Of course most of you using reflow probably are aware of Hot Plate Soldering. This is what and how I use it. The hotplate came from WalMart the lowest cost one they had, ($10.00) it has spiral heating coils. Of course it would not work well with just the spirals. Originally I use a heavy gauge table saw blade on top of the spirals, it worked well for a while, until it became so warped after repeated usages. I purchased a 6 x 6 x 0.25 inch aluminum plate. ("Ebay") It covers all of the coils and is perfectly flat. Only used one time so far, worked well! I set temperature dial on the Hot Plate to less than 4. After plugging it in, it takes about 2 minutes for the solder paste to begin smoking. Shortly their after, the solder begins to melt. When I see that the solder on the entire board is melting I unplug it. ("Keeping it plugged in burns the board.I remove PCB while hot, when it looks completely soldered.") ("As with paint the solder paste emit fumes while melting, its best not to do in the house") I have never used an oven but feel that since it is heating top and bottom the components may get hotter. The lower the temp that is used to melt the solder is best. While the solder is melting, the paint is baking to a harder finish.
Step 6: Adding Through Hole Components As SMD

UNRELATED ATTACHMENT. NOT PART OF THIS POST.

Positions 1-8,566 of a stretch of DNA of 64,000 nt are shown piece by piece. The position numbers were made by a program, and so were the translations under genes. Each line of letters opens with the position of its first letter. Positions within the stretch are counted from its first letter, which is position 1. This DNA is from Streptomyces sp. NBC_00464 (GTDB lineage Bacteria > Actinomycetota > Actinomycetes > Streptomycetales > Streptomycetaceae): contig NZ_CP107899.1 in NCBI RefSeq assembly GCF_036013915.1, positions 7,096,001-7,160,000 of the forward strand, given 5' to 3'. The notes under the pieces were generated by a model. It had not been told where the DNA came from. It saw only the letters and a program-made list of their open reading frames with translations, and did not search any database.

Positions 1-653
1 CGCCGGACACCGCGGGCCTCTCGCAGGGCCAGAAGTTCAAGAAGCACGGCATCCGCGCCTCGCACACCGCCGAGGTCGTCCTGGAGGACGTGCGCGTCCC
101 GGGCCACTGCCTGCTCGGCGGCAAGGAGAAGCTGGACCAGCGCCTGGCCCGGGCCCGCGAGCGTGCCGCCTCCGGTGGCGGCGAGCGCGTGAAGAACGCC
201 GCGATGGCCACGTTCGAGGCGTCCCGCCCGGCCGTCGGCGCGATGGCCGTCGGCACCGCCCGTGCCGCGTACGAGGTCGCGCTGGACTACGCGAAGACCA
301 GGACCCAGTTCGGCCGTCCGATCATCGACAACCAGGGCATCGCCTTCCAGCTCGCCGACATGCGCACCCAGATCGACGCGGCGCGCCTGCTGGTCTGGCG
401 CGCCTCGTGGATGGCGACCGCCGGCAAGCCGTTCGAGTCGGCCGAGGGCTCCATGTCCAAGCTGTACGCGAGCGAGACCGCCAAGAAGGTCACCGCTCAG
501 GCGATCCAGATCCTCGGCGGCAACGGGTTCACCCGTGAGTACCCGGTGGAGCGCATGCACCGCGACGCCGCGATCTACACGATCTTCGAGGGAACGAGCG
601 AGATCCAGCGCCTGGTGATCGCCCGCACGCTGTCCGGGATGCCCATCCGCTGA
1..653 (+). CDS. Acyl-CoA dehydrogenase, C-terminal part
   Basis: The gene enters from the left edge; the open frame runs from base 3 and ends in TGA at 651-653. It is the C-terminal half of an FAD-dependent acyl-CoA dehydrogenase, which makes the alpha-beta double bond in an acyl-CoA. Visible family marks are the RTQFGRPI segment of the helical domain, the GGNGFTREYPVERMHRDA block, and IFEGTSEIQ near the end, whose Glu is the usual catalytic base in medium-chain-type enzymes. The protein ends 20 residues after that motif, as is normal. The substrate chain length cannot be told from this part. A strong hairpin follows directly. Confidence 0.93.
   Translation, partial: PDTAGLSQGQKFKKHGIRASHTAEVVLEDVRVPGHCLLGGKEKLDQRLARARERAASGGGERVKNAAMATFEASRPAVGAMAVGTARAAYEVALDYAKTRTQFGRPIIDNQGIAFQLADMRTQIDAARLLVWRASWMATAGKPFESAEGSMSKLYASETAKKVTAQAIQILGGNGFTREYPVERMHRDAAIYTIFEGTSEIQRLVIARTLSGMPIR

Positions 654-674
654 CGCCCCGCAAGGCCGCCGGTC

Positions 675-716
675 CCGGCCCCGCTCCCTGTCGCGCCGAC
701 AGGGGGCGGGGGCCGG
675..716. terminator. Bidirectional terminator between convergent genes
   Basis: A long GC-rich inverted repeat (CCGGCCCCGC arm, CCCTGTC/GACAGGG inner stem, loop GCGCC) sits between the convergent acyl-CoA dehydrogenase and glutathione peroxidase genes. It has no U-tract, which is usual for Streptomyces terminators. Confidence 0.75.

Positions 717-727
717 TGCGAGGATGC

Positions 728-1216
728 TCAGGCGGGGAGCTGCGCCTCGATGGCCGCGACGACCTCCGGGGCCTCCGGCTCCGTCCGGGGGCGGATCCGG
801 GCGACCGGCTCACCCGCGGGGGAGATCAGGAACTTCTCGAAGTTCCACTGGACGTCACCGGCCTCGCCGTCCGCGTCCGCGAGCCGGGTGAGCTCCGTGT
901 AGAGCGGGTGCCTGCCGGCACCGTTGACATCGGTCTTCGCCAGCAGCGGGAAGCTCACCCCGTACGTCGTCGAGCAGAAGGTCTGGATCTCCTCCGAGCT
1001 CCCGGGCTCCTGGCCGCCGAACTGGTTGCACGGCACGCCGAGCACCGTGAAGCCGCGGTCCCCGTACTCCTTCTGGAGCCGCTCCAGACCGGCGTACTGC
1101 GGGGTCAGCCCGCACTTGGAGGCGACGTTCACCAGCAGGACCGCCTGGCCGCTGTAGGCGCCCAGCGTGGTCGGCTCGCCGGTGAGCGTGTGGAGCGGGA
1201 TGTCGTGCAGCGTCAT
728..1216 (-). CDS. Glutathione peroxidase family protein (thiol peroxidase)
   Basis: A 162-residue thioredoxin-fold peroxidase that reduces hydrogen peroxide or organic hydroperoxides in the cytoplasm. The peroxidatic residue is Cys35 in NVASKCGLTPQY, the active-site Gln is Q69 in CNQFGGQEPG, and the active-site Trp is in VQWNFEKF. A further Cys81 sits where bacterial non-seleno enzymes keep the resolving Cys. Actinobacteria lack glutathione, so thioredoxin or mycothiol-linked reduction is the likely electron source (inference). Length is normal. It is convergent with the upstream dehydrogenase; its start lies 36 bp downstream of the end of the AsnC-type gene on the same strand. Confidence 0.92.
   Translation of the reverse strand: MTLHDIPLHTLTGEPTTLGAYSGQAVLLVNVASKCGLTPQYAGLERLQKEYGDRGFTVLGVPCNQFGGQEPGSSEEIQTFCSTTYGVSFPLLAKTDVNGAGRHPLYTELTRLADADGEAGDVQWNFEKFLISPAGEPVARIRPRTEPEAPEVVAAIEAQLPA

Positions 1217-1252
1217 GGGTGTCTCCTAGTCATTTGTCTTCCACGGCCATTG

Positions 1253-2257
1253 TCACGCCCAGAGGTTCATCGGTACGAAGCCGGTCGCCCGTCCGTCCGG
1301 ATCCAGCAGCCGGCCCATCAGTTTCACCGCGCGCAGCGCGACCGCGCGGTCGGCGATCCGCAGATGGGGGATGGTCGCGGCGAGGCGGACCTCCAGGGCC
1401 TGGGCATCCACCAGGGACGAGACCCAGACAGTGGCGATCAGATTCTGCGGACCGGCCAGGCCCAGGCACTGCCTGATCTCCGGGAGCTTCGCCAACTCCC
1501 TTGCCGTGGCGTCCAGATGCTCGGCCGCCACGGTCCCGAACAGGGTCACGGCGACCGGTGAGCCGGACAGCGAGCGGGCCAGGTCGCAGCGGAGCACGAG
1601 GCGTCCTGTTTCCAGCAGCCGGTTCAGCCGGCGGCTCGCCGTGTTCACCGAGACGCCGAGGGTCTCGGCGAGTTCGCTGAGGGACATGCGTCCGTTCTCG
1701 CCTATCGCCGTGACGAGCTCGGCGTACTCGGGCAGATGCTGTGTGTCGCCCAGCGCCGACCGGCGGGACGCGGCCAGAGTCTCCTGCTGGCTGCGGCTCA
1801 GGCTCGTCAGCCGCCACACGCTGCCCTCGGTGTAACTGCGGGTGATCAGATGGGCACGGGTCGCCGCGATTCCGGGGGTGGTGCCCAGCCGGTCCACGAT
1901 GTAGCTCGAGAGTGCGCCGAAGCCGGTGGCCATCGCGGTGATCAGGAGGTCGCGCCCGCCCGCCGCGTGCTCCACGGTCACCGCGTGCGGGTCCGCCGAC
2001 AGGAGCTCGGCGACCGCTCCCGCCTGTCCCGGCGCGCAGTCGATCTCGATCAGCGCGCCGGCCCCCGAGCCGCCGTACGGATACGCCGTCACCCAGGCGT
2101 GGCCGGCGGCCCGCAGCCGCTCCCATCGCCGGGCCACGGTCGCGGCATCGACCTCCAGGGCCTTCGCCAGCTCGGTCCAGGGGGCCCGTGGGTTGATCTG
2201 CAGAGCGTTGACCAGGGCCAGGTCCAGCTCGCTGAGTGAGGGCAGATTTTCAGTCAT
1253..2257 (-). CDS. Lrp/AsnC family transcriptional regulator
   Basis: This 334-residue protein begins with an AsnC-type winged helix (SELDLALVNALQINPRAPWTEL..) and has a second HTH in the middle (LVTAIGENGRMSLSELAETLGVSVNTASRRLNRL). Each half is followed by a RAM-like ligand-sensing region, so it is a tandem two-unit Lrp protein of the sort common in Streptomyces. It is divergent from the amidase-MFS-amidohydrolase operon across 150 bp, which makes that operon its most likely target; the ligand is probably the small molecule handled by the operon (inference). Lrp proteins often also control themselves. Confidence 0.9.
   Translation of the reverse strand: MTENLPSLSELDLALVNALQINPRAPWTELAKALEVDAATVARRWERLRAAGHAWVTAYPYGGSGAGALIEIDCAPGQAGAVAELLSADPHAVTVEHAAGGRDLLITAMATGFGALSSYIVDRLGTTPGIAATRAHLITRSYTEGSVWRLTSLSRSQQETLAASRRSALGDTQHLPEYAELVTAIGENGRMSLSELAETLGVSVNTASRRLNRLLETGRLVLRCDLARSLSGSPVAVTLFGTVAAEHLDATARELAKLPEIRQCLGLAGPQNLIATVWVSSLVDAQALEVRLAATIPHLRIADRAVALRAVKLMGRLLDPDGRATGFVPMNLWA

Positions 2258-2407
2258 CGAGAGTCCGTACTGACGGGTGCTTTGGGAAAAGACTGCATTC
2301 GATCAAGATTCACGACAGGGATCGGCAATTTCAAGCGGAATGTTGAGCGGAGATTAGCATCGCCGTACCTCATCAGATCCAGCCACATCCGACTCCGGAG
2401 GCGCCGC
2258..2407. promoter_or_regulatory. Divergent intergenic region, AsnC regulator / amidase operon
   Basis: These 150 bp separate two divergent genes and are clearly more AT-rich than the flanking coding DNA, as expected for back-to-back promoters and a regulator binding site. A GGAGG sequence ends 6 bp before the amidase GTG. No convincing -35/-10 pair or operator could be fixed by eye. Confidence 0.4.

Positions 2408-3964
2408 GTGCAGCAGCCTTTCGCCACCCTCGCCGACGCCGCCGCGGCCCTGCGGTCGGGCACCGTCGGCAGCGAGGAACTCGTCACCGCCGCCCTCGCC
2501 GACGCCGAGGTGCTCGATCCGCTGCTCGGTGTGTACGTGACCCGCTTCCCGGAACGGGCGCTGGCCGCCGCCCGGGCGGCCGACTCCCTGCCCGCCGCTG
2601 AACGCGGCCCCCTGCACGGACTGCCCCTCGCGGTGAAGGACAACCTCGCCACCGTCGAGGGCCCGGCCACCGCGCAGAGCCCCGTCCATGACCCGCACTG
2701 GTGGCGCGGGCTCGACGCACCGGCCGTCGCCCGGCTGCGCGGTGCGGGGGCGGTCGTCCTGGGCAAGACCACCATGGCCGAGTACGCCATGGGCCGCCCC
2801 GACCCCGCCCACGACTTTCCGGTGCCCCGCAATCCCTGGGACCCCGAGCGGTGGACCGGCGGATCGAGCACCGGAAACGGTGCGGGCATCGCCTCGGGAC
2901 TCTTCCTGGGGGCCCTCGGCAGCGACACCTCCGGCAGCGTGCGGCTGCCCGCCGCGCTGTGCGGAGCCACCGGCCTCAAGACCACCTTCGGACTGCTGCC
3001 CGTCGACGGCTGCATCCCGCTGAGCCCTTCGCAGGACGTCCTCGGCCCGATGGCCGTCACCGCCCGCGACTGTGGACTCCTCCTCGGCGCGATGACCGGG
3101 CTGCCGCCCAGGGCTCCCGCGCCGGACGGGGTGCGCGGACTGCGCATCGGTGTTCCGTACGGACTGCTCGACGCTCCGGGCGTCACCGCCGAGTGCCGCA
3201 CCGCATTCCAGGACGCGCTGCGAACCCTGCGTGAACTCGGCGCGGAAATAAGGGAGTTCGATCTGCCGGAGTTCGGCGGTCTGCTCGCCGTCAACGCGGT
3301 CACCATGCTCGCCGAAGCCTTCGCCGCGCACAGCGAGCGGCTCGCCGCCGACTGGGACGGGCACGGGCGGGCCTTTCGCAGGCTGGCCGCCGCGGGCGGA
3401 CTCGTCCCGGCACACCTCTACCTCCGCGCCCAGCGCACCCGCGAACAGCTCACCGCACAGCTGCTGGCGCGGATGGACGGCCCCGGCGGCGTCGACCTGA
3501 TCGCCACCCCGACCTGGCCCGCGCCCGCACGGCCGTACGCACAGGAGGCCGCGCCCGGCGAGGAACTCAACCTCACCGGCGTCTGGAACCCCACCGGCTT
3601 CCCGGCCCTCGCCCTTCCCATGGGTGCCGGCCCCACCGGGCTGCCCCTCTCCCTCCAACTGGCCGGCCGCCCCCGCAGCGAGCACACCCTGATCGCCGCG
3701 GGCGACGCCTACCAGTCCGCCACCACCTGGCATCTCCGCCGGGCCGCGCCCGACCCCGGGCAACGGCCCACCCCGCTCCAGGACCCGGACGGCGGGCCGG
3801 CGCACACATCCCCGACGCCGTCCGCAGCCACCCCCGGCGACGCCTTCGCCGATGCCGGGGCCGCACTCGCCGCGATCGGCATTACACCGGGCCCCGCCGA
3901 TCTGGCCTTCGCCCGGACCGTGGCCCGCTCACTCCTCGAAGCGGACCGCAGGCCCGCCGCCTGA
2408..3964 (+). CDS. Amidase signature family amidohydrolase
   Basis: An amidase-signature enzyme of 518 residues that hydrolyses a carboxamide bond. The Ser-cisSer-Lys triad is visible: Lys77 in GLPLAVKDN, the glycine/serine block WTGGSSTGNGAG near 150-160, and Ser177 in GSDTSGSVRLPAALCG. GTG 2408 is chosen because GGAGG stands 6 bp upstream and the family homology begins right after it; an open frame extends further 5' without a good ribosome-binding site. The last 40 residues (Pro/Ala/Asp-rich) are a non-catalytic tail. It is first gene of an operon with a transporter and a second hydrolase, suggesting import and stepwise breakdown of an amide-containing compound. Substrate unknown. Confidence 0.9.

After Soldering the surface mount components with the hotplate, I added through hole components used as surface mount. Axial Resistor and Capacitors: I clip the lead on one end to the desired length usually around 1/8 of an inch long. I then tinning the shortened lead and solder it to the board. Next I cut off the other end to the length needed to fit properly, tin and solder to PCB. The DIP Socket was added before the reflow, ("The pins were bent about half way down their length 90 degrees outward, avoiding direct contact of the plastic body to the board, otherwise it melts the bottom and sometimes pins inside the socket.") as of yet I have not been able to bend them evenly. Before reflow I place the socket on the paste and solder 2 opposite ends to the board. After reflow I take my soldering iron and press down on each pin firmly into the solder, in most cases no additional solder is needed. Transistors: I cut the leads to about 3/8 of and inch, then bent about an 1/8 inch at the end of the lead, 90 degrees to one side. Solder one outer pin first and work my way across, repeat soldering as necessary to seat the pins to the surface of the PCB. Header Pins: For headers to be upright I use right angle pins with the 90 degrees bend below the plastic. Since I included solder paste on the pins earlier it makes soldering these, in particular easier .("Scrap off any paint from these pads so solder flows under pins" Use a Jewelers Screwdriver") I created pads about 0.22 inches in length and about 0.060 inches wide. The leads on most right angle headers are longer that this so I shorten them using a steel scissors ("Picture Above") one of the blades I place against the plastic housing and use as a spacer, then start cutting the length of the header. I used break apart header, Cut to the number of pins needed. I place the header in it approximate location and solder one end to the board, Then go to the next pin in line and solder it on placing pressure from the iron to seat it to the board. I then add as needed add conventional solder to firmly attach it to the PCB. The next step. ("Removing the flux")